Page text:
Orville: I heard that she's a fan of mine which is so crazy. I remember when I heard that I straight up told the person that told me that he was either lying or misinformed. I just didn't believe it. Then I kept hearing about it and so I started writing this song with Shania in mind because I always wanted to do some iconic collaboration or country duet because there's such rich history of that with country music especially. I was waiting for the kind of person that felt right. So I started writing this song with no intention that this would see the light of day or ever reach Shania to be honest. Cut to me at the Grammy's this year, at one of the commercial breaks I could hear someone calling my name, like yelling my name out. I turned around and Shania Twain in a bedazzled rhinestone gown is sharing down the aisle of the Grammy's and she's yelling "Orville" and she lifts me out of my chair and says she's such a big fan, she loves my voice and loves the song I wrote for us, she couldn't wait to start working on it. She thought it was so beautiful and I just levitated obviously. I don't know if I said anything back. I was so dumfounded and I actually left the Grammy's after that because I figured the night couldn't get any better. Cut to four months later I was at her ranch in Las Vegas we were riding her horses and hanging out and working on the song together. It's just ultra bizarre. 

Me: That's so cool, Orville. Orville, thanks for being on the Phile. Please come back again. Continued success. Happy Halloween. 

Orville: Thank you, Jason.

That about does to for this entry of the Phile. Thanks to Orville Peck for a great interview. The Phile will be back on Monday with voice-over actor Larry Kenney. Spread the word, not the turd. Don't let snakes and alligators bite you. Bye, love you, bye. Have a safe Halloween.

I don't want you, cook my bread, I don't want you, make my bed, I don't want your money too, I just want to make love to you. - Willie Dixon

Wednesday, October 28, 2020

Pheaturing Jerry Seinfeld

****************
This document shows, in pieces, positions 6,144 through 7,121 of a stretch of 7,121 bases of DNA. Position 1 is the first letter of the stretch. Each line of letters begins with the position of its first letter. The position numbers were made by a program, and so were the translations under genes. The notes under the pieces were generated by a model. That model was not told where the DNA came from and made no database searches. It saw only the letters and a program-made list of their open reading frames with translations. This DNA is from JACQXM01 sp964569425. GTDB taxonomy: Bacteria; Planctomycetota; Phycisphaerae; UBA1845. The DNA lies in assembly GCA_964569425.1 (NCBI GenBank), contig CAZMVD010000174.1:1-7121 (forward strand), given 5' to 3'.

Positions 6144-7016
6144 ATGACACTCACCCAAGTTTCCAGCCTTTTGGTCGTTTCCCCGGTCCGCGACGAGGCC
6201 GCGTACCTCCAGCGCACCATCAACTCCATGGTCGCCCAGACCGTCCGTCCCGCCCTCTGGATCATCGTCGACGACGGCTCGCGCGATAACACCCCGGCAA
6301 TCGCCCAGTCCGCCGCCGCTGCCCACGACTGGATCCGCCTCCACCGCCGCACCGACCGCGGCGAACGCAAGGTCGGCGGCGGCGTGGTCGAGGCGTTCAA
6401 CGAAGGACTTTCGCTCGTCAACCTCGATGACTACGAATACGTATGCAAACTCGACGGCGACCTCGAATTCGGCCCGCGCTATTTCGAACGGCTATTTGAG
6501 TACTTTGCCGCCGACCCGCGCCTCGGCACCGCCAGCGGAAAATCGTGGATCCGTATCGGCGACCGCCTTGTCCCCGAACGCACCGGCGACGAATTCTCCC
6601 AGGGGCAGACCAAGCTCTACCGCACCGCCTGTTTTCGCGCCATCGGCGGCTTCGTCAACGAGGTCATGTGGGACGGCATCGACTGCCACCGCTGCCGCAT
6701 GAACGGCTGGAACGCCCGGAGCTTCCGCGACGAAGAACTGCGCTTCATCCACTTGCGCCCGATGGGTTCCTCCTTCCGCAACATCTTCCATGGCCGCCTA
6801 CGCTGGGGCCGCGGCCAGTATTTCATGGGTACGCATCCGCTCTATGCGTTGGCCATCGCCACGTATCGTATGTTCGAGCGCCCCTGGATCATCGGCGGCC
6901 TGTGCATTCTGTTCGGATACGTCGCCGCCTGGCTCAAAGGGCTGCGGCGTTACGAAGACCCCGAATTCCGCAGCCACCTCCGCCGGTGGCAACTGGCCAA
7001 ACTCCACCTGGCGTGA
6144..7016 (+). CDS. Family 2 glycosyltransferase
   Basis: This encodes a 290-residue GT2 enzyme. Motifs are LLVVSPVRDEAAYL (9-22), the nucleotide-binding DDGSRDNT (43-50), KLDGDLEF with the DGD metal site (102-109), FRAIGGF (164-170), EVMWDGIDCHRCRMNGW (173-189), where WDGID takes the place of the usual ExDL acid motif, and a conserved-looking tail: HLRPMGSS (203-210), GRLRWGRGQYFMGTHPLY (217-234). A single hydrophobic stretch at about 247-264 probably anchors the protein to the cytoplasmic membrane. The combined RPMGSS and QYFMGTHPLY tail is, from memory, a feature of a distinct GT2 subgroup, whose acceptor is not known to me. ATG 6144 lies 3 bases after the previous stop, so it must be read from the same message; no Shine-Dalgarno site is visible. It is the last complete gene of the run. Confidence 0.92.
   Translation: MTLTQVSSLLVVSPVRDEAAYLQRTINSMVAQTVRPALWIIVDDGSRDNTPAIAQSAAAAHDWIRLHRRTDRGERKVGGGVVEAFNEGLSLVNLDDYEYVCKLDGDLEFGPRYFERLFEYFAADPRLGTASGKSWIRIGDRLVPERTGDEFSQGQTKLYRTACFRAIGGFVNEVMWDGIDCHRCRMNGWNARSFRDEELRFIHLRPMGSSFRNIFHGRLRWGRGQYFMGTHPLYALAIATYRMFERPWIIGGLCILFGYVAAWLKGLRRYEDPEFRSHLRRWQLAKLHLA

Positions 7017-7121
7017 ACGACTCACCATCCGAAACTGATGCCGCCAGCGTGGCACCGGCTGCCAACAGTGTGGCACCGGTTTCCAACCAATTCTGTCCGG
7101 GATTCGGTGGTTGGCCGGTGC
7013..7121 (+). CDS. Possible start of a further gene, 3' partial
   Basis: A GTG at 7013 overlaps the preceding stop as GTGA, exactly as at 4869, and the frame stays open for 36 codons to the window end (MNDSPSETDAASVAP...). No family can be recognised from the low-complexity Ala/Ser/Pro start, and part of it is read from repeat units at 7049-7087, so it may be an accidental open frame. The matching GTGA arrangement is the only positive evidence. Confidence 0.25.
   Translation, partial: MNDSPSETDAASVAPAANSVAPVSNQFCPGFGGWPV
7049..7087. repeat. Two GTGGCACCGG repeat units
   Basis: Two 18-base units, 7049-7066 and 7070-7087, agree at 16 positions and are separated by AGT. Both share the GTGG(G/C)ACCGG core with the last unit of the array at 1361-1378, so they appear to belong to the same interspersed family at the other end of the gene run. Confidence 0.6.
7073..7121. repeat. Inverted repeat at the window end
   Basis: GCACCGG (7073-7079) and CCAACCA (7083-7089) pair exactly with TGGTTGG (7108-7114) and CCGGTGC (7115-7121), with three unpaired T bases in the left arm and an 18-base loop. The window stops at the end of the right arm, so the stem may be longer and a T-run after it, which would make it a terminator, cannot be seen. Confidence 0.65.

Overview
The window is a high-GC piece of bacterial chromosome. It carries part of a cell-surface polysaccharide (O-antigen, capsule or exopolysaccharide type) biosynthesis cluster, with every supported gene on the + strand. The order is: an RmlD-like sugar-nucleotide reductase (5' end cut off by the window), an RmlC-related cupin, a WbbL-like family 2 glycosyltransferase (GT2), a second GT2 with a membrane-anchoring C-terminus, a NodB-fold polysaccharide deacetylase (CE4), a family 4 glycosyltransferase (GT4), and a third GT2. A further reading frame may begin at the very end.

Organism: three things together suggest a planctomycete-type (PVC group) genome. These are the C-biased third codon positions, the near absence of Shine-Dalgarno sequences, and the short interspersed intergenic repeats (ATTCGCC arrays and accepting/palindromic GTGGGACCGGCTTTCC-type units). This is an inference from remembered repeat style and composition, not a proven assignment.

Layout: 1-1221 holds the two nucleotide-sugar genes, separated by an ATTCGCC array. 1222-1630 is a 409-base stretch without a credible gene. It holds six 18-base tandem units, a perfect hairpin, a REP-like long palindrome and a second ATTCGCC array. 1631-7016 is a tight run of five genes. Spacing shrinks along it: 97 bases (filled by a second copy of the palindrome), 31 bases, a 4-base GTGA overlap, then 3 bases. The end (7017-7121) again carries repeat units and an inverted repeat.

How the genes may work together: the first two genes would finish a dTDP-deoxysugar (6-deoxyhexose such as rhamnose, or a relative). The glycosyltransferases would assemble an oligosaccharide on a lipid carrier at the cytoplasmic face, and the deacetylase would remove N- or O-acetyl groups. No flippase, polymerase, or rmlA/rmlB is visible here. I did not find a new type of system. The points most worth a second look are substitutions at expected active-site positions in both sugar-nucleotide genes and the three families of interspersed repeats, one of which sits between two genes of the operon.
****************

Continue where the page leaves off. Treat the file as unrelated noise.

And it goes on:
Hey, kids, welcome to the Phile for a Wednesday. How are you? Sketchy government scandals are truly the most interesting stories around because there are always more than just one side. Many say that there are three sides to every story: the two parties involved and the truth. But to those who tune in to watch and speculate, making unwarranted opinions on what they believe is the truth, some things are just too obvious to argue against. Again, we may never truly “know the truth” behind why people do the things they do, but sometimes, the blatantly obvious is just too loud to even doubt. Rudy Giuliani, a 76-year-old politician, has quite the resume when it comes to being involved in the government. He was the 107th mayor of New York City from 1994-2001, and has worked as an American attorney, a cybersecurity advisor, and a politician for the entirety of his political career. Originally a Democrat, he is now a Republican and has worked on President Donald Trump’s legal team as Trump’s personal attorney. And now, it looks like he’s gotten himself into a bit of a pickle, as many politicians do at some point in their careers. Sacha Baron Cohen, known as the darkly comedic character Borat, has come out with a Borat sequel called, Borat Subsequent Moviefilm: Delivery of Prodigious Bribe to American Regime for Make Benefit Once Glorious Nation of Kazakhstan, and there’s a really sketchy scene involving Giuliani. In leaked videos of the scene from the movie, Giuliani goes into a hotel bedroom with a young woman that he thinks is a journalist, but she’s actually Borat’s 15-year-old daughter, Tutar. Tutar, played by 24-year-old actress MariaBakalova pretends to be a legal aged journalist as part of a scheme to become Giuliani’s wife to help Borat make Kazakhstan earn back its country’s glory. The issue at hand is that in the scene, Giuliani is seen being led to the bedroom for whatever reason a female journalist should be reasonably leading someone to the bedroom of a hotel suite. As she’s claiming to want to help him with his mic for the “interview,” they head to the bedroom to “fix the mic,” to which Giuliani proceeds to lie down on the bed and “tuck his shirt in his pants,” as he says. But, the pictures and videos look too sketchy for it to be just that, since what was he even doing in that situation in the first place? You would think a politician would know better than to find himself in a situation like that during an “interview,” considering how easily all of this could go wrong. But that’s what makes this so much more sketchy. With no regards to how this could look in the public eye, Giuliani finds himself there, with seemingly only one thought in mind as if nothing else mattered. And when Borat hilariously steps in to interrupt this “innocent sexy-time encounter” with Borat’s daughter, ironically asking to take her place in offering himself sexually to Giuliani, the hidden cameras catch the former New York City mayor freaking out a bit like a deer caught in the headlights. Giuliani took it upon himself to clear things up on social media in a series of tweets to hilariously cover his tracks. He started with, “(1) The Borat video is a complete fabrication. I was tucking in my shirt after taking off the recording equipment. At no time before, during, or after the interview was I ever inappropriate. If Sacha Baron Cohen implies otherwise he is a stone-cold liar,” and continued to defend himself tweeting things like, “(3) This is an effort to blunt my relentless exposure of the criminality and depravity of Joe Biden and his entire family. Deadline Hollywood reports CAA had a distribution screening in September where there was no mention of the scene holding any importance,” and “(4) We are preparing much bigger dumps off of the hard drive from hell, of which Joe Biden will be unable to defend or hide from. I have the receipts.” Again, White House scandals are always so hilariously interesting and there should probably be an unsaid concept of how politicians shouldn’t find themselves in a hotel room with anyone that could suspiciously ruin their careers just by a mere picture. And with the way fake news media can warp things around, are us as spectators morally obligated to give him the benefit of the doubt? Nah. In all honesty, someone with Rudolph Giuliani’s political experience and age should know better about what appropriate behavior is when interviewing. If your our president’s lawyer, then for Pete’s sake, don’t fall for things like this.